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Catholic jubilee derails elections

Caswell Tlali

MASERU — The Independent Electoral Commission (IEC) has postponed local government elections for the fifth time.
The IEC said it had moved the polls from September 17 to October 1 following a request from the Maseru Roman Catholic diocese which had scheduled its jubilee celebrations for September 17.
IEC chairperson Limakatso Mokhothu said Archbishop Tlali Lerotholi had told her that the September 17 date would clash with the jubilee celebrations.
“The commission felt compelled to hold elections on the 1st October to avoid a situation where the Catholics, other Christians and other religions, would have to make a choice between voting and celebrating that important day in the Christian family,” Mokhothu said in the letter she sent to political parties announcing the postponement.
“We should all encourage harmony between those who work for the earthly kingdom and those who work for the heavenly kingdom,” she added.
The Roman Catholic Church is the biggest religious denomination in Lesotho.
Mokhothu said Archbishop Lerotholi had indicated that invitation letters to the Catholic officials from other countries were sent a long time ago and it would not be possible for the diocese to postpone the celebrations.
But opposition leaders who spoke to the Sunday Express yesterday were not amused by the postponement.
They alleged that the IEC was postponing the elections to give time to the ruling Lesotho Congress for Democracy (LCD) party to put its house in order.
The Lesotho People’s Congress (LPC) leader, Kelebone Maope, said although there
was no concrete evidence that the IEC takes orders from the LCD, there are “sound reasons to believe that the postponement was done to favour the ruling party”.
“It is common knowledge that there are squabbles within the LCD and each faction does not feel comfortable with the holding of elections before it can make sure that it has entrenched itself throughout the party structures,” Maope said.
“It is understandable that each of the warring LCD factions will work hard to make sure that we do not go to elections until it feels safe.” Maope said he doubted “the genuineness of the IEC’s decision to postpone the elections as a result of the Catholic jubilee”.
“There are many celebrations in October whose preparation can equally hamper the holding of the elections and I don’t think the IEC would like to postpone elections because of them,” he said.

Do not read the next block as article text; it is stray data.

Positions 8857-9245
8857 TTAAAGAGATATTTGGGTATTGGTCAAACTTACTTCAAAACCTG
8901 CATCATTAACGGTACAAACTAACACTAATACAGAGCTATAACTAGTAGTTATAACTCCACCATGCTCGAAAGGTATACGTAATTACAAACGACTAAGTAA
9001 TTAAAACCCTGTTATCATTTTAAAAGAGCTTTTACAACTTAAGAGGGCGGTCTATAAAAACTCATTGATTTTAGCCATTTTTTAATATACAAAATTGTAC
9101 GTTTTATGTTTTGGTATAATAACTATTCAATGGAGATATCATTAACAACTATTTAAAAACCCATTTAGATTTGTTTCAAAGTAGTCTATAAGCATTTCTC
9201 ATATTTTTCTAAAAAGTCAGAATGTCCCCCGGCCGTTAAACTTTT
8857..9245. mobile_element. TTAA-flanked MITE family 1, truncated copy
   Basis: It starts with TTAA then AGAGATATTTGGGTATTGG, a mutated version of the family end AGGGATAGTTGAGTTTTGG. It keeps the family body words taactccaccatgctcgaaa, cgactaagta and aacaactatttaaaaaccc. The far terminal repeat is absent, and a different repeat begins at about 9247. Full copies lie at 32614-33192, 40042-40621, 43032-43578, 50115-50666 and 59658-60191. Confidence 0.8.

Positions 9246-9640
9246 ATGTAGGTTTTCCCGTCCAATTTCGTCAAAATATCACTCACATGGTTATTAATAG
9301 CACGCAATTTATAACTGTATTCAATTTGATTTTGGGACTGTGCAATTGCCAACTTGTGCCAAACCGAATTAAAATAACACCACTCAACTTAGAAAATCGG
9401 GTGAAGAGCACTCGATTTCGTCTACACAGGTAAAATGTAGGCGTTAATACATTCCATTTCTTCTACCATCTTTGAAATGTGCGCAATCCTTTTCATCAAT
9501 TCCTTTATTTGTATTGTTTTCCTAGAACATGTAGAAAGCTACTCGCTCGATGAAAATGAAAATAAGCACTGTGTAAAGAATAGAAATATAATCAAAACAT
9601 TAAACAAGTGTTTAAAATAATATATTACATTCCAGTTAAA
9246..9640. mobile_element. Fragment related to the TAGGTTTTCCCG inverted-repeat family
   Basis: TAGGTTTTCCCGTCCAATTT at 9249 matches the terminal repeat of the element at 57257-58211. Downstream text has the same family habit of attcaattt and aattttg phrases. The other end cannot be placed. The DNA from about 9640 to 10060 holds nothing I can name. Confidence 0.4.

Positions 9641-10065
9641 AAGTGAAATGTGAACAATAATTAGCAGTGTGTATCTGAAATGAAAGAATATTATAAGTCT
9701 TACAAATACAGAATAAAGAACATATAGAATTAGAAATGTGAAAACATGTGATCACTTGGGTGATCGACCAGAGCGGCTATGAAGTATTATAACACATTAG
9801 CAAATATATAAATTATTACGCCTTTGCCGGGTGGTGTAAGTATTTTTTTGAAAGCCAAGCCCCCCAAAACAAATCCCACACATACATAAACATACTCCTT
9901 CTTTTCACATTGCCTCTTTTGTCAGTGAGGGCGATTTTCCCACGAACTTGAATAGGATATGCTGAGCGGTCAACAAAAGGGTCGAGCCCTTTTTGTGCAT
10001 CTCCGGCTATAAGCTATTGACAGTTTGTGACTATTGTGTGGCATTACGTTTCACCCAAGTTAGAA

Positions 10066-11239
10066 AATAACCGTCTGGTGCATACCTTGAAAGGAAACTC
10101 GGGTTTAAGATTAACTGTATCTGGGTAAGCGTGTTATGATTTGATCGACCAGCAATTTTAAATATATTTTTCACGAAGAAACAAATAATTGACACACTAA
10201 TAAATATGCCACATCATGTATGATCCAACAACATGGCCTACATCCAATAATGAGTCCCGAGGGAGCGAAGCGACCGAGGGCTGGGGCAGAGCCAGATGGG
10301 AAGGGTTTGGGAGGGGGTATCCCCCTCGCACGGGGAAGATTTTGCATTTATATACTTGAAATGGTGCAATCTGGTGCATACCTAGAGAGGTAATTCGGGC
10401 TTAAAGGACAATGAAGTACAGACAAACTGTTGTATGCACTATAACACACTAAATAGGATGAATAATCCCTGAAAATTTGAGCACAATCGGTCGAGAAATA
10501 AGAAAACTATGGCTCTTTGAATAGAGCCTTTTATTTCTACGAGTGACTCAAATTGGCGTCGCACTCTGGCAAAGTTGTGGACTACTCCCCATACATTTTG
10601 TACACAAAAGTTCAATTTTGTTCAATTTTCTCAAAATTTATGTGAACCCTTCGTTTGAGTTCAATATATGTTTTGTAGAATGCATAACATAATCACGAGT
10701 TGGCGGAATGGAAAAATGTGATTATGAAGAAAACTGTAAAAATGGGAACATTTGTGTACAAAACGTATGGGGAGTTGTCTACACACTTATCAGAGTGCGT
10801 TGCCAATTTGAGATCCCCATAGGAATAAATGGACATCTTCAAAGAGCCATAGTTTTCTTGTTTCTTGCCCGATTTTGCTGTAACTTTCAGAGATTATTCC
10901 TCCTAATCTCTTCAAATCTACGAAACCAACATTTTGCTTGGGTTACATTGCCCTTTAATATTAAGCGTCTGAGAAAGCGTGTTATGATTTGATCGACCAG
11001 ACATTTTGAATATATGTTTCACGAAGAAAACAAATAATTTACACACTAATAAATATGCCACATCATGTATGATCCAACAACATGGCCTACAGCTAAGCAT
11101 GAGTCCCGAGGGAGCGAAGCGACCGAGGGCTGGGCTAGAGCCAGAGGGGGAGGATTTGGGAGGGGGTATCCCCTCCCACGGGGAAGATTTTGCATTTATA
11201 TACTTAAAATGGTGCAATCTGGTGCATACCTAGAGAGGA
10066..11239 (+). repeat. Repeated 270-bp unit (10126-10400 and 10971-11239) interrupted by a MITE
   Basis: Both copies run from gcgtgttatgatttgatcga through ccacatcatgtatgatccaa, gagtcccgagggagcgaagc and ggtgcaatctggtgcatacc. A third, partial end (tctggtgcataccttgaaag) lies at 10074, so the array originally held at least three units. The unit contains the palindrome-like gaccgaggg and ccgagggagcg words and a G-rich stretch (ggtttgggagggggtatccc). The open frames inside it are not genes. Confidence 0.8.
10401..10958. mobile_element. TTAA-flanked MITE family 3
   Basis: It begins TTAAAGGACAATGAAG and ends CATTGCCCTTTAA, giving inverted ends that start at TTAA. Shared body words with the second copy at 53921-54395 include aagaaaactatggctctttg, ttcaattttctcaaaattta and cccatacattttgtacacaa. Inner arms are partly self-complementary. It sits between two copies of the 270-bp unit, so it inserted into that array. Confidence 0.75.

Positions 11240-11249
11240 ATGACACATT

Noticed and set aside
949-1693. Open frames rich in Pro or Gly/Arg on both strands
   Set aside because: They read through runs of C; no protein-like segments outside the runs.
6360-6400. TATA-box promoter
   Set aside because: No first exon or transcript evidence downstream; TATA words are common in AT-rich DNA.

“I doubt if we will ever hold local government elections this year.”
Lesotho Workers’ Party deputy leader, Sello Maphalla, said “the series of election postponements by the IEC is worrisome”.
“They have found a new reason in the highly respected authority, the church, to impose yet another election postponement on us,” Maphalla said.
“Instead of putting it bluntly that they can’t hold elections because they are not prepared they hide behind God’s church,” he said.
The All Basotho Convention (ABC) leader, Thomas Thabane, said what was “worrying is that the IEC is continually failing to register voters in our villages”.
“They have every right to postpone elections if in their view there will not be any success but I will object when the IEC does not register voters and cite the church as the reason for not holding elections,” Thabane said.
This is the fifth time that the IEC has postponed the elections. In April last year the IEC postponed the polls for a year to give parliament time to amend the electoral law and allow the IEC to come up with new electoral divisions.
The idea was that the elections will be held in April this year.
But earlier this year the IEC told political parties that it was impossible to have elections in April because it had not finished drawing electoral divisions in some urban areas.
The commission then suggested pushing the polls to May. Later the commission said it had settled for June 6 as the polling day.
But in May it changed again and announced that the elections were going to be held on September 17.
However, there were still murmurs of disgruntlement from opposition parties who felt it would still be difficult for the IEC to hold elections given the slow pace of the voter registration process.
The ABC, Marematlou Freedom Party, Basotho National Party and the Basotho Batho Democratic Party last week threatened to boycott the elections saying the IEC had failed to register voters.

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